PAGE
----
The 1986 Lamborghini LM002: The Rambo-Lambo

The 1986 Lamborghini LM002: The Rambo-Lambo

In 1977, Lamborghini unveiled the Cheetah at the Geneva Auto Show which was intended for US Military use and was the first off-road vehicle that Lamborghini had produced. This car would in years to come be the first of a line which would inspire the LM002 and later the Lamborghini Urus. It would also land them in a legal battle as they had essentially just copied the FMC XR311 seen below.

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The Cheetah was designed with a large waterproof 5.9 Liter Chrysler V8 and given it was a Lamborghini they put the engine in the only place which made sense, in the rear. The engine only produced 180 bhp and given the weight of the engine, the chassis and the fiberglass body, the vehicle was under powered and handled poorly because of the engine position. The project was a flop and the military contract was given to AM motors and their Humvee vehicle. The failed contract and financial issues caused a knock on effect of BMW scrapping a contract with Lamborghini and develop a car in house which would become the BMW M1.

The BMW M1 which Lamborghini was initially commissioned to design and build but instead was developed in house by BMW

After they had determined that mounting the V8 over the rear of the vehicle they continued development of their next prototype SUV the LMA002. This time they decided to take the engine from the Countach and place it at the front, the new V12 SUV also gained an entirely newly developed chassis. After much testing, it was creatively named the LM002 and unveiled at the 1986 Brussels Auto Show and they continued trying to get military contracts around the world for the vehicle. At the time the Mimran brothers owned the company and were trying to bring it back from its previous bankruptcy, as such a military contract would have been ideal. This never happened in the end.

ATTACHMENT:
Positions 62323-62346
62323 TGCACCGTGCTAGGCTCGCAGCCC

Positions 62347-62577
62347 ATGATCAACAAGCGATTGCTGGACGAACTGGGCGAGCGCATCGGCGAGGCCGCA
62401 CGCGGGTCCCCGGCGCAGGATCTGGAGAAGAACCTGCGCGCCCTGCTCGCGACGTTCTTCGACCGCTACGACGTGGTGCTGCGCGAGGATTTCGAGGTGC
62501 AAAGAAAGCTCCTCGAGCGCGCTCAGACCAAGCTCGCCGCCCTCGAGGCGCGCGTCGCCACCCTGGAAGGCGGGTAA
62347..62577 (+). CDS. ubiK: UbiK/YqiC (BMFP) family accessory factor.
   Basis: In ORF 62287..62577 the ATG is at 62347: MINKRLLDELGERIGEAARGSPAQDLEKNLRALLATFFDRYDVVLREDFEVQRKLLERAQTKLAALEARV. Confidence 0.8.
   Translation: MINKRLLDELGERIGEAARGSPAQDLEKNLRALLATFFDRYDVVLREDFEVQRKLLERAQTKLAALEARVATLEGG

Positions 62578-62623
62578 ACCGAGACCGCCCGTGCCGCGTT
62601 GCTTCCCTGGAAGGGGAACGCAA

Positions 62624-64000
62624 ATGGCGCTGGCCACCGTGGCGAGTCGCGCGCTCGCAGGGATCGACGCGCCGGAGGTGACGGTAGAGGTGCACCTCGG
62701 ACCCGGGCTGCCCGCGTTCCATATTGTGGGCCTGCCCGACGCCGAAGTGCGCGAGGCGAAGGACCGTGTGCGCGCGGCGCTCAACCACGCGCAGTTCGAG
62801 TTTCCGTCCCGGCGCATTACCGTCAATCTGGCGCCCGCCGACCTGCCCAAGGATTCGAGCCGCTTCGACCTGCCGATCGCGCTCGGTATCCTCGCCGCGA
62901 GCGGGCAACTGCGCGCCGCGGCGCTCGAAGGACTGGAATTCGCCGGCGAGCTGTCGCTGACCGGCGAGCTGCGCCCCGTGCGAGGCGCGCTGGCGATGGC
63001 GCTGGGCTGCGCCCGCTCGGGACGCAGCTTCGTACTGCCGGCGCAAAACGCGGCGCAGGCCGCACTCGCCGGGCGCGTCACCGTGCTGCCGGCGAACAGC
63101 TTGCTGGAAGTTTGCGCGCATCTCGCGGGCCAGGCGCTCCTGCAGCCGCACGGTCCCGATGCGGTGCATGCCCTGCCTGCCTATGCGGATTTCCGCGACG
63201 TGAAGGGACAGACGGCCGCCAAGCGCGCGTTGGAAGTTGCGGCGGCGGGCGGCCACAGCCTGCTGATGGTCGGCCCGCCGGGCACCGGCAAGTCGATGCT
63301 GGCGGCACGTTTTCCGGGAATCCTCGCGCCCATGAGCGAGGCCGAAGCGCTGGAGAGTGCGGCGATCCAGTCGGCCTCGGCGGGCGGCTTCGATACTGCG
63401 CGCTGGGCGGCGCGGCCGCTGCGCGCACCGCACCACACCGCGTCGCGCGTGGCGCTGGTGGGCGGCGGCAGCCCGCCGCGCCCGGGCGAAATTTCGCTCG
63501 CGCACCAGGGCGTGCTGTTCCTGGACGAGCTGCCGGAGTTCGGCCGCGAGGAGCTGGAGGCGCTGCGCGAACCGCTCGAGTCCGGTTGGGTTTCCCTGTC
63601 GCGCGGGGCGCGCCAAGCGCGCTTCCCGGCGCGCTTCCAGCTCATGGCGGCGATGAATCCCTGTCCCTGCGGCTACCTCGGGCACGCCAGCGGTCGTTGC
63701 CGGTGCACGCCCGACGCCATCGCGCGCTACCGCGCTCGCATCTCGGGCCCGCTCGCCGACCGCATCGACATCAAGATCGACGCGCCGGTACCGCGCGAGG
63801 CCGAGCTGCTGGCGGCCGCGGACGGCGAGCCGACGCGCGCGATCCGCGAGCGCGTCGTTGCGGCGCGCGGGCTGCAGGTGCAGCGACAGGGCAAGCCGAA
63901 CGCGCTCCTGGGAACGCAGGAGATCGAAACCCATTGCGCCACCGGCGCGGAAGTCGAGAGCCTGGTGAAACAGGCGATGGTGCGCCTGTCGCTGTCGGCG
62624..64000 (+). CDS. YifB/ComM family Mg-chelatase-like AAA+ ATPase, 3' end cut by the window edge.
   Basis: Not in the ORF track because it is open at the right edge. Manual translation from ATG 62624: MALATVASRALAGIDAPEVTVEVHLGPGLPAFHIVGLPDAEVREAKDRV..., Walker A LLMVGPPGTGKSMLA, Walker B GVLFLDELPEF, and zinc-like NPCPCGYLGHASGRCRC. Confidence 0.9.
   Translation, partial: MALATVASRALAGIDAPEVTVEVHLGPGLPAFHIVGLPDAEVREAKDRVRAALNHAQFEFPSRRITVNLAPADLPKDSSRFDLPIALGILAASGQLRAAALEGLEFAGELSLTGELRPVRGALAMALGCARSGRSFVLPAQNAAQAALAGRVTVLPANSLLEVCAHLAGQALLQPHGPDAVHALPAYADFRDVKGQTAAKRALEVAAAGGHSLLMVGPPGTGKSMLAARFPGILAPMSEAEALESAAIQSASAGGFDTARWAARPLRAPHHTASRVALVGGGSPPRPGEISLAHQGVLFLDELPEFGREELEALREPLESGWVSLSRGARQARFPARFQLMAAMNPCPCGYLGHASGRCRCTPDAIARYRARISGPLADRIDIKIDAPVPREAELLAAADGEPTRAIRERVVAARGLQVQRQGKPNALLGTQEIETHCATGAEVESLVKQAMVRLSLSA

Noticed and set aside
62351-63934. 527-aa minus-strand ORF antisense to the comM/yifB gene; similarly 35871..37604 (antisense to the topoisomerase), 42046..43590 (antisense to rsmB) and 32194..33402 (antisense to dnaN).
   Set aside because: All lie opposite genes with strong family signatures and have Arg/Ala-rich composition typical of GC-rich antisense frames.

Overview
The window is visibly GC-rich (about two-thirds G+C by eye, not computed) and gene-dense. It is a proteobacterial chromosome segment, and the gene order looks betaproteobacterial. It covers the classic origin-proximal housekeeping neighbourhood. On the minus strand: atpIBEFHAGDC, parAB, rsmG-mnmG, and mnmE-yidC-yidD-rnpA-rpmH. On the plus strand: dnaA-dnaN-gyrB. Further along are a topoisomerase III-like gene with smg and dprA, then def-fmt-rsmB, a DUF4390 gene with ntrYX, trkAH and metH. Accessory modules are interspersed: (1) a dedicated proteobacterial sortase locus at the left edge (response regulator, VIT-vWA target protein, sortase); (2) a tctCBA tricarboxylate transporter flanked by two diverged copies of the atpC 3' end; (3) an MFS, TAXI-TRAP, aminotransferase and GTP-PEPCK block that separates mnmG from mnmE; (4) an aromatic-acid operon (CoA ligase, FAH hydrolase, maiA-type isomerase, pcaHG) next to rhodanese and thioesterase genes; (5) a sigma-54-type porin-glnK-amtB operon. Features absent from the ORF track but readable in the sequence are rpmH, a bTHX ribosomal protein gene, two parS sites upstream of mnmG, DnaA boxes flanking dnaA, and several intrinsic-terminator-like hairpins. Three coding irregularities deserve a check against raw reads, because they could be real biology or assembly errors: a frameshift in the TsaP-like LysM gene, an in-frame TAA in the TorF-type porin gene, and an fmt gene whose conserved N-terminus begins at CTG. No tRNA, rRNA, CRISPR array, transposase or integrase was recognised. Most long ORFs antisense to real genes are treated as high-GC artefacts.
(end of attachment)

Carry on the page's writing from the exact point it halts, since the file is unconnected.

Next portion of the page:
The civilian version of the LM002, dubbed the Rambo Lambo, were fitted with a full on luxury package including leather trim, a powerful sound system and of course tinted windows. Their plan was to sell them to the wealthy Saudi Arabians as this kind of vehicle was a hard sell in the US at the time which was going through another oil crisis.

They went to Pirelli and commissioned tires purpose designed for the vehicle which had a run flat thread, meaning they could run even when virtually flat, and survive the desert heat even under full load and at speed. They also fitted it with a 169-liter fuel tank so it could handle longer journeys unimpeded.

It was extremely quick for an SUV of this type at the time, it had a top speed of 118 mph and a 0-60 of 7.7 seconds, which was twice as fast as the nearest Range Rover at the time.

All in all, 328 were produced and two in particular have an interesting history. One was converted into an estate with a higher roof for the Sultan of Brunei and another was taken from Uday Hussain in Iraq and used to test the effects of a car bomb in 2004. It was also featured in the fourth Fast and Furious film of the same name.

Estate version for the Sultan of Brune

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